Fitjar within Hordaland
|• Mayor (2011)||Wenche Tislevoll (H)|
|• Total||142.43 km2 (54.99 sq mi)|
|• Land||134.45 km2 (51.91 sq mi)|
|• Water||7.98 km2 (3.08 sq mi)|
|Area rank||359 in Norway|
|• Rank||269 in Norway|
|• Density||22.4/km2 (58/sq mi)|
|• Change (10 years)||3.4 %|
|Time zone||CET (UTC+1)|
|• Summer (DST)||CEST (UTC+2)|
|ISO 3166 code||NO-1222|
|Official language form||Nynorsk|
Fitjar (Norwegian pronunciation: [fitːjar] ( listen)) is a municipality in Hordaland county, Norway. The municipality is located in the traditional district of Sunnhordland. Fitjar municipality includes the northern part of the island of Stord and the hundreds of surrounding islands, mostly to the northwest of the main island. The administrative centre of the municipality is the village of Fitjar.
The parish of Fitje was established as a municipality on 1 January 1863 when it was separated from the large municipality of Stord. Initially, the population of Fitje was 2,313. On 1 January 1868, a small area in the municipality of Finnaas (population: 10) was transferred to Fitje. In 1900, the name was changed to Fitjar. The original municipality included all of the land surrounding the Selbjørnsfjorden. On 1 January 1964, the area of Fitjar located north of the Selbjørnsfjorden on the islands of Huftarøy and Selbjørn (population: 696) was transferred to the municipality of Austevoll. On 1 January 1995, the islands of Aga, Agasystra, Gisøya, Vikøya, Selsøy, Risøya, and many smaller surrounding islands (population: 225) were transferred from Fitjar to the neighboring island municipality of Bømlo. These islands had recently been connected to Bømlo by road bridges which precipitated the municipal transfer.
The municipality (originally the parish) is named after the old Fitjar farm, since the first Fitjar Church was built there. The name is the plural form of fit which means "vigorous meadow". Before 1900, the name was written "Fitje".
The coat-of-arms were granted in the late 1940s. The arms show a golden Viking helmet on a blue background. The helmet and the color are derived from the belief that King Håkon the Good wore a golden helmet at the Battle of Fitjar in 961, which was fought in this municipality.
|Parish (Sokn)||Church Name||Location of the Church||Year Built|
All municipalities in Norway, including Fitjar, are responsible for primary education (through 10th grade), outpatient health services, senior citizen services, unemployment and other social services, zoning, economic development, and municipal roads. The municipality is governed by a municipal council of elected representatives, which in turn elect a mayor.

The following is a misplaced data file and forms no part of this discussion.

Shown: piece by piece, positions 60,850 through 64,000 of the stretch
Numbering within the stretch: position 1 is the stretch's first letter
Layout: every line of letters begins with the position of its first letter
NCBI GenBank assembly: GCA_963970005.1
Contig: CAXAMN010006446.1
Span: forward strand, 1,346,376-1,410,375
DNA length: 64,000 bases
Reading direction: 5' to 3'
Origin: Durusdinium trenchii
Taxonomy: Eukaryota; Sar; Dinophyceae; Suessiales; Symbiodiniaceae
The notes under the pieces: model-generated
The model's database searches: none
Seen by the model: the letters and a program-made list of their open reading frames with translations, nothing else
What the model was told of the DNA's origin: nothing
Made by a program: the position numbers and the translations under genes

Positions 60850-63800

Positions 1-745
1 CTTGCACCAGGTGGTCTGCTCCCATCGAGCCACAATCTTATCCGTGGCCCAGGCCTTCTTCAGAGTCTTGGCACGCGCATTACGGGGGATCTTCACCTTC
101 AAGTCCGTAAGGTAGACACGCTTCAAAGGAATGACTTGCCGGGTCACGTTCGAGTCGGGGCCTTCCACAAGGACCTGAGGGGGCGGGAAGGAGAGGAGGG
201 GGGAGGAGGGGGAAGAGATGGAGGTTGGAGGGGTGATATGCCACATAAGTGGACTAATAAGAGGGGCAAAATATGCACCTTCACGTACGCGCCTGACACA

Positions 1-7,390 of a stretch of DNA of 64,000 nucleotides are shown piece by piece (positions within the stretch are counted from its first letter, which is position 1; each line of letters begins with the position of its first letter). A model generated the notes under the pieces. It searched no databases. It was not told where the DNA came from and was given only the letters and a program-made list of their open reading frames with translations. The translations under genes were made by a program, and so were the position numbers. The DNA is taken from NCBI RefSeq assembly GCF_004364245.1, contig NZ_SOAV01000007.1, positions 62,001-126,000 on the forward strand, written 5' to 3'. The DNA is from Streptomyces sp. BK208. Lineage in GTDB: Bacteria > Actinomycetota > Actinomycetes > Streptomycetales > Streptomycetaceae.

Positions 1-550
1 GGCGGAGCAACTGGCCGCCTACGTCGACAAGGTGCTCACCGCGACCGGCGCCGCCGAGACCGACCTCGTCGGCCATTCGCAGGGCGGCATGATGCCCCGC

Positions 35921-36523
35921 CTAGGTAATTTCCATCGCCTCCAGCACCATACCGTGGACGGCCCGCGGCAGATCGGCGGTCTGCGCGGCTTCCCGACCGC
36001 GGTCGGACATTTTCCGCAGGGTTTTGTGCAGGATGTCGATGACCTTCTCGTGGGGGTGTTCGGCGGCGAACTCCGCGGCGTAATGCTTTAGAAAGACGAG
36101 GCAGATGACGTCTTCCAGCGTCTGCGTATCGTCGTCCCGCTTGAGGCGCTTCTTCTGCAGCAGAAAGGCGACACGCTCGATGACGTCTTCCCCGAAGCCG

|Party Name||Name in Norwegian||Number of
|Christian Democratic Party||Kristelig Folkeparti||3|
|Total number of members:||17|
|Source: Statistics Norway.|
King Haakon I of Norway (Haakon the Good) maintained his residence at Fitjar. The Battle of Fitjar (Slaget ved Fitjar på Stord) took place in Fitjar on the island of Stord in the year 961 between the forces of King Haakon I and the sons of his half-brother, Eric Bloodaxe. Traditionally, important shipping routes have passed through the area, and the municipality contains several trading posts dating as far back as 1648. Fitjar was separated from Stord in 1863. There have been discussions about a possible reunion of the two municipalities, but no decision has been made.
The island municipality of Fitjar lies south of the Selbjørnsfjorden, west of the Langenuen strait, east of the island of Bømlo. The municipality includes over 350 islands, although most are uninhabited. The majority of the residents live on the island of Stord, the northern portion of which is in Fitjar. The southern portion of the island is part of the municipality of Stord. The island municipality of Austevoll lies to the north, across the fjord and the island municipality of Tysnes lies across the Langenuen strait to the east, and the island municipality of Bømlo lies to the west.
Fitjar Church was built in 1867 over the site of the old medieval stone church which had been demolished. Stone blocks taken from the old stone church were used as foundations for the present-day church as well as for the walling enclosing the churchyard. Opposite Fitjar Church is Haakon’s Park (Håkonarparken), the location of a sculpture of Haakon the Good sculpted by Anne Grimdalen. The statue was erected in 1961 at the one thousand year commemoration of the Battle of Fitjar.
- "Navn på steder og personer: Innbyggjarnamn" (in Norwegian). Språkrådet. Retrieved 2015-12-01.
- Store norske leksikon. "Fitjar" (in Norwegian). Retrieved 2015-01-28.
- Jukvam, Dag (1999). "Historisk oversikt over endringer i kommune- og fylkesinndelingen" (PDF) (in Norwegian). Statistisk sentralbyrå.
- Rygh, Oluf (1910). Norske gaardnavne: Søndre Bergenhus amt (in Norwegian) (11 ed.). Kristiania, Norge: W. C. Fabritius & sønners bogtrikkeri. p. 156.
- "Civic heraldry of Norway - Norske Kommunevåpen". Heraldry of the World. Retrieved 2015-01-28.
- "Members of the local councils, by party/electoral lists and municipality" (in Norwegian). Statistics Norway. 2011.
- "Carwalk Fitjar". VisitNorway.com.